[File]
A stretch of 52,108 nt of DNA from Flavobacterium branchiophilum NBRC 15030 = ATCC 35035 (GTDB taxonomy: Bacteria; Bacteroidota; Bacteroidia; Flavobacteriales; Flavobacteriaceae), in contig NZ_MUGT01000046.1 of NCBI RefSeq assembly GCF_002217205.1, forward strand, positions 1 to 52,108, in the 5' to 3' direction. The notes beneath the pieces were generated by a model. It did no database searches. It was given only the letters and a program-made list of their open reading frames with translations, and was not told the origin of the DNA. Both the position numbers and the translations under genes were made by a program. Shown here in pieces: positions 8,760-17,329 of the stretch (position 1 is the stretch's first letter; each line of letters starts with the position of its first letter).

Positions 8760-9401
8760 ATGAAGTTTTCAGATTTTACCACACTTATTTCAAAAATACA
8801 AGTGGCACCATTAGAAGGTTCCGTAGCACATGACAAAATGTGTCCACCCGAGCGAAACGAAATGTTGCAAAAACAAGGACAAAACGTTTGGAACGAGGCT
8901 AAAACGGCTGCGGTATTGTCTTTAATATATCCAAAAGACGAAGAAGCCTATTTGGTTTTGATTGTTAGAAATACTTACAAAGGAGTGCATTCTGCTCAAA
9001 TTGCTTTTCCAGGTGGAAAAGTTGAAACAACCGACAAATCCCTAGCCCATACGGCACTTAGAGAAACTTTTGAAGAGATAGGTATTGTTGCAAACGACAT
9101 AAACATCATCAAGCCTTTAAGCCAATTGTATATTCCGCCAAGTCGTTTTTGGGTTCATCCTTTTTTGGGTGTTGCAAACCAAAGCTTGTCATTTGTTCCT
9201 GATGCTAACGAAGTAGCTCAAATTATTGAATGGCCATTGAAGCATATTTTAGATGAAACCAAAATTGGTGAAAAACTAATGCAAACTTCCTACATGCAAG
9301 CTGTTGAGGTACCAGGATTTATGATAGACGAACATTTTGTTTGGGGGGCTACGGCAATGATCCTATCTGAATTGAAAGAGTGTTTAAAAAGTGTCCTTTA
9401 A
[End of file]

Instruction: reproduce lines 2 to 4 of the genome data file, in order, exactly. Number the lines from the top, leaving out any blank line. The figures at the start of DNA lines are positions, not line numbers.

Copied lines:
Positions 8760-9401
8760 ATGAAGTTTTCAGATTTTACCACACTTATTTCAAAAATACA
8801 AGTGGCACCATTAGAAGGTTCCGTAGCACATGACAAAATGTGTCCACCCGAGCGAAACGAAATGTTGCAAAAACAAGGACAAAACGTTTGGAACGAGGCT